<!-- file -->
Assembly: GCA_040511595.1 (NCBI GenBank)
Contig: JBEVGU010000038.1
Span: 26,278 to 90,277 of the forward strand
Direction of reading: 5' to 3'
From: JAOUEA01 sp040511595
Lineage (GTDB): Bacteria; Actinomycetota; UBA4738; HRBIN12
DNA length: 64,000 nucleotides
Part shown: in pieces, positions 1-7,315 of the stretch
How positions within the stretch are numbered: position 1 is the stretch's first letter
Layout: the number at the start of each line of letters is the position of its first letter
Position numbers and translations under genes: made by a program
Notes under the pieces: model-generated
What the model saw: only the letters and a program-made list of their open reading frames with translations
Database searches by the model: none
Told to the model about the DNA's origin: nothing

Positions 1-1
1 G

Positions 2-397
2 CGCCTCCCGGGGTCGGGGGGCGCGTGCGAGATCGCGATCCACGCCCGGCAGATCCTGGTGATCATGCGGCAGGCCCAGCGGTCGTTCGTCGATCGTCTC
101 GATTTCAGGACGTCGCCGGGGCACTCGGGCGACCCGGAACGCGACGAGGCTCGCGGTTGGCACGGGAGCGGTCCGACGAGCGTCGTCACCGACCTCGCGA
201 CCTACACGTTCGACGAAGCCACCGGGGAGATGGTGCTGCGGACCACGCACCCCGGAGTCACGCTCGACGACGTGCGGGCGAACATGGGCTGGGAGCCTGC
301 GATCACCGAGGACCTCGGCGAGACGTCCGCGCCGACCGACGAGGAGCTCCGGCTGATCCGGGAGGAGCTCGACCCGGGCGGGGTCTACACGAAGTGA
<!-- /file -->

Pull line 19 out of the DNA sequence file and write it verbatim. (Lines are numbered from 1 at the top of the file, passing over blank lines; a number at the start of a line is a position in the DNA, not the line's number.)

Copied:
2 CGCCTCCCGGGGTCGGGGGGCGCGTGCGAGATCGCGATCCACGCCCGGCAGATCCTGGTGATCATGCGGCAGGCCCAGCGGTCGTTCGTCGATCGTCTC